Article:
Simon Dixon wrote:Avoid books that have not been written by GM's if you can.
Mark Dvoretsky is only an IM, as is Jeremy Silman.
The Ideas Behind the Chess Openings, good, if you can follow it. Takes a long time to play through all the moves to understand it.
If you mean Fine's book, it was meant to be used in conjunction with the 6th edition of Modern Chess Openings
, though it can be read on a stand-alone basis (the 6th ed. is a bit of a collector's item).
Silmans books are not to shabby,...
That is putting it mildly. His 4th edition of Reassess Your Chess
is a contemporary masterpiece, as is Silman's Complete Endgame Course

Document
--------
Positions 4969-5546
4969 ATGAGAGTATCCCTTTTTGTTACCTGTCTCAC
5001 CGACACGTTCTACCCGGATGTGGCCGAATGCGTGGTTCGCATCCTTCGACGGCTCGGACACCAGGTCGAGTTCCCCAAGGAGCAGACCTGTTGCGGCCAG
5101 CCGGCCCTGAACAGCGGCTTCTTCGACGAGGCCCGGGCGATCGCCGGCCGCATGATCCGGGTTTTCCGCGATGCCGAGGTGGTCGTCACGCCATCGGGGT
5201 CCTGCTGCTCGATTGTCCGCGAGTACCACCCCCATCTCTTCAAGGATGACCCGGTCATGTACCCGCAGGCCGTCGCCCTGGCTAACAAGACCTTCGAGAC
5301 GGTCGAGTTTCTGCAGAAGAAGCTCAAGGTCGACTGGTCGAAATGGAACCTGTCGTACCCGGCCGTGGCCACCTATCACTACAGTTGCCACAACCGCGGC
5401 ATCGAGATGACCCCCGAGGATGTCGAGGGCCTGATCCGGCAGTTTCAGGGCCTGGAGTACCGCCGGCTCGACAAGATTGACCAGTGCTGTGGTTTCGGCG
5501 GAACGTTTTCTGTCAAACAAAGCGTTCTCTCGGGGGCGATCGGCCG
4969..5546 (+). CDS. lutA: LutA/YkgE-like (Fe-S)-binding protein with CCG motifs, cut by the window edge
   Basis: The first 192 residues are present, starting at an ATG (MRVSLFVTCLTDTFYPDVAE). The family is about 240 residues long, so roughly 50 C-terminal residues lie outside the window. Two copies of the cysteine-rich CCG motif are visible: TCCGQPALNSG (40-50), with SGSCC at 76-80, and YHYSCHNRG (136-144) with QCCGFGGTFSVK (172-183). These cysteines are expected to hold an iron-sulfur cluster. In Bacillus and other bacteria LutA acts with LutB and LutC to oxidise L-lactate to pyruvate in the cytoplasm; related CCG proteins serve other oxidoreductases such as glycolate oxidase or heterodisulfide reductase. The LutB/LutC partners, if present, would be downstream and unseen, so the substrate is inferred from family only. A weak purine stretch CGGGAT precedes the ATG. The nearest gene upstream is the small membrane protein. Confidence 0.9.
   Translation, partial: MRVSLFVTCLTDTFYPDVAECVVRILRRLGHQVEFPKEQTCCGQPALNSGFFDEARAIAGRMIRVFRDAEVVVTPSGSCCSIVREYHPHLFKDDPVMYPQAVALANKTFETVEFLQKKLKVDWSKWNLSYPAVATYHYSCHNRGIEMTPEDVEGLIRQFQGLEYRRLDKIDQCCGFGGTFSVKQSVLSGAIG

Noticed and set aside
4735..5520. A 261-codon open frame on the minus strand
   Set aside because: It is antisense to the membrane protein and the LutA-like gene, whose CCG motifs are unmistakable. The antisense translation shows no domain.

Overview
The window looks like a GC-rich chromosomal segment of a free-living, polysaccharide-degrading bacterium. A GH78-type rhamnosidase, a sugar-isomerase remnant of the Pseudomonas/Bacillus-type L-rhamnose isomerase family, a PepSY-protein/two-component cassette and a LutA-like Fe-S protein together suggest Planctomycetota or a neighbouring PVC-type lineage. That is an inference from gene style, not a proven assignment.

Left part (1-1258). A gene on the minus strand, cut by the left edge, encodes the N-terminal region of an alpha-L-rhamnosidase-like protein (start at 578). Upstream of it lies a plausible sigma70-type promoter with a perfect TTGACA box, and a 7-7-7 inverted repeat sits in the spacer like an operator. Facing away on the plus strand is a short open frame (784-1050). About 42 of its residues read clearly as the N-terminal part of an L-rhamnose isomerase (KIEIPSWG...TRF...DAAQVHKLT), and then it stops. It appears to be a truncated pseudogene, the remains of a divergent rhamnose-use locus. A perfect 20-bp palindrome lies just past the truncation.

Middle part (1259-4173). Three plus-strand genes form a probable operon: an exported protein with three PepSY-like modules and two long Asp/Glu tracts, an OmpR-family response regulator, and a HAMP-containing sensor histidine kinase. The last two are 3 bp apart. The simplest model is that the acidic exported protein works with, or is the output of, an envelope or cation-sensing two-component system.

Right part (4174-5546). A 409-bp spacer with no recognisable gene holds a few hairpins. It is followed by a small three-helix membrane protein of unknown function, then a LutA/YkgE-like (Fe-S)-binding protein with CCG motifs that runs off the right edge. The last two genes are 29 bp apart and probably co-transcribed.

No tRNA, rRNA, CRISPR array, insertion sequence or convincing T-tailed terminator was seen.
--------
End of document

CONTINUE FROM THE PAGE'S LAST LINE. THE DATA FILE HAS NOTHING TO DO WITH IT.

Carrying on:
I would say avoid anything with Keene's name on it.
His book on Nimzowitsch is a work of enduring worth. His book on the flank openings and his books on the Modern and Pirc (co-authored with Botterill in the '70s) have their merits.
The more knowledge you have, it will only serve to show how bad you are playing anyway, ignorance is bliss.
It might be a mistake to do too much too fast: one is left with a mass of semi-digested material and a cluttered mind. Some reading, some play, and let time perform its alchemical transformation. In my dotage I think the trick is to see how little one can know, and how much one can discard as redundant detail and clutter.